The term Inuit means “humanity” and indicates an Arctic people descending from the Thule civilization. The Inuits belong to the group of Eskimo peoples along with the Yupikis. The former live in North Alaska, Greenland and Canada, while the latter live in Western Alaska and the Russian Far East.
The Inuits of Greenland inhabit a territory with extreme climatic conditions, mostly composed by the tundra and the permafrost. They represent 90% of the population of Greenland, while the remaining 10% is made up of Europeans, mainly Danes. This is due to the fact that Greenland is part of the Kingdom of Denmark.
If you are planning a trip there, you may end up meeting with this incredible population. Here are some cultural curiosities to know about the Inuits before you leave.
Culture: Solidarity and No Private Property
For the Inuits, the concept of private property does not exist and there are no heads of state or government structures. The Inuit society is based on solidarity between villages and on the collective possession of goods. Children are constantly the object of attention. However, they are left to grow free, without any punishment, reprimand or punishment. Moreover, the Inuits live mainly on hunting and fishing. Fishing takes place in rivers, while hunting focuses on caribou or seals, whales and walruses.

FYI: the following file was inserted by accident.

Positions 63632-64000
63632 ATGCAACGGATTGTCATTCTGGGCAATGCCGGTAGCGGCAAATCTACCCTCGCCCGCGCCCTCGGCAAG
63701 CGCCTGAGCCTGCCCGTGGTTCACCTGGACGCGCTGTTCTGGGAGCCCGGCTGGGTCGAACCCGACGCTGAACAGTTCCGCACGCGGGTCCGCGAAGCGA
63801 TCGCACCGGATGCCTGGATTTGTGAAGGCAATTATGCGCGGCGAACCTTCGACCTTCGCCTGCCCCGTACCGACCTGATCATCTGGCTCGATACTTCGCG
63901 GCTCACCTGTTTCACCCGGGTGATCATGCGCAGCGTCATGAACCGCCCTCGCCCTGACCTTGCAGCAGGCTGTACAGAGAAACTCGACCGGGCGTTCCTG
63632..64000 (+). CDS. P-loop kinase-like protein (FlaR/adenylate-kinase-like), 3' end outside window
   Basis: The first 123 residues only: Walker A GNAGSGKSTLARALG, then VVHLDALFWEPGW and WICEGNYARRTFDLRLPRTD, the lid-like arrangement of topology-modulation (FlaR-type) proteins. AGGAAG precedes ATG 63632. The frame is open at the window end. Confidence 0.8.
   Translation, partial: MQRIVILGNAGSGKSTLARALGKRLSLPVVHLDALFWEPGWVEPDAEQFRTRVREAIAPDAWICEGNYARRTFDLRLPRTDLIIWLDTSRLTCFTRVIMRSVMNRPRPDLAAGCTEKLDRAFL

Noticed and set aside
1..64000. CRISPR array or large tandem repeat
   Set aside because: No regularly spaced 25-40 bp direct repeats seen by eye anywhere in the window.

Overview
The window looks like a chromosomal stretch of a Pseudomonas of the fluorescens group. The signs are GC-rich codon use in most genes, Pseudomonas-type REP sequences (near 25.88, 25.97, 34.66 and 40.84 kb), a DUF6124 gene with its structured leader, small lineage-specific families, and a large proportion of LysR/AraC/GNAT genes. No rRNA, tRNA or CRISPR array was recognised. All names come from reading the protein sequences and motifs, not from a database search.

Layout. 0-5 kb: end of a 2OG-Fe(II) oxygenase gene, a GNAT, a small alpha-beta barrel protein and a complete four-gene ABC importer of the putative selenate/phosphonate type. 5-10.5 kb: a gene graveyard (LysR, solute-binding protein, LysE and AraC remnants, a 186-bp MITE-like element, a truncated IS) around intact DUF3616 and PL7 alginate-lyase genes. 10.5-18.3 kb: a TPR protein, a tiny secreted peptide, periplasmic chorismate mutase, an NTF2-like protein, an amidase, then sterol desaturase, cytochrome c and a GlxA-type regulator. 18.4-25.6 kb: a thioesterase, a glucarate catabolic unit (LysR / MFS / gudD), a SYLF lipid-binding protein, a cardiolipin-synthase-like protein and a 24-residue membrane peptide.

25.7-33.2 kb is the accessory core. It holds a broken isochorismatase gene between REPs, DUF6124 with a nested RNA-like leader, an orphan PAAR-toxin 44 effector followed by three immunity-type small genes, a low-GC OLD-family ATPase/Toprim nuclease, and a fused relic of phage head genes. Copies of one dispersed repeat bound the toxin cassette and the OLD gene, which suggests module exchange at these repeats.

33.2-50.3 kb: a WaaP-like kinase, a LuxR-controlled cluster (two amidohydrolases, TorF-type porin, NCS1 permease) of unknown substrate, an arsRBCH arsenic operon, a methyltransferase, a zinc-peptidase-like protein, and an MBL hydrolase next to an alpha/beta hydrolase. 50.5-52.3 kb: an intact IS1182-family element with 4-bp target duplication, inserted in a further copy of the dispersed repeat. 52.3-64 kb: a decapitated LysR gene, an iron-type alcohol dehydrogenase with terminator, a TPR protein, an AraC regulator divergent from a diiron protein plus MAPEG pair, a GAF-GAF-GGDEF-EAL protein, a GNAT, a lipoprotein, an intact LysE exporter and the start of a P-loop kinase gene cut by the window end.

Over the centuries, the Inuits have learned to adapt to the cold by skilfully exploiting the materials available and the residues of the hunt. In fact, they can make heavy leather clothing, sledge skates with frozen meat and horn or ivory harpoons. Since only mosses grow in their land, they have no idea what a tree is. They are perhaps the only people in the world who have never fought a war.
Language: Inuits Have Many Terms to Define Snow
The Inuit language is an idiom spoken over a vast territory, from Greenland to Alaska. As a result, it varies from region to region. What all the linguistic subgroups have in common, however, is the lexical richness to indicate the snow. In fact, imagine living in a territory where everything depends on snow. It is used to build igloos when it piles up on the ground, it can be drunk when it melts, can prevent travel when it is abundant. Depending on the snow, people choose the routes to be followed by sledge, where to build their houses, where and how to carry out a hunt. Snow can even become a danger.
So it’s no wonder that the Inuits have so many terms to define each of its forms. They distinguish, for example, the snow that falls from the one that has just fallen, the soft one from the one that makes it difficult to walk, the one on which it rained from the one that precedes the arrival of winter.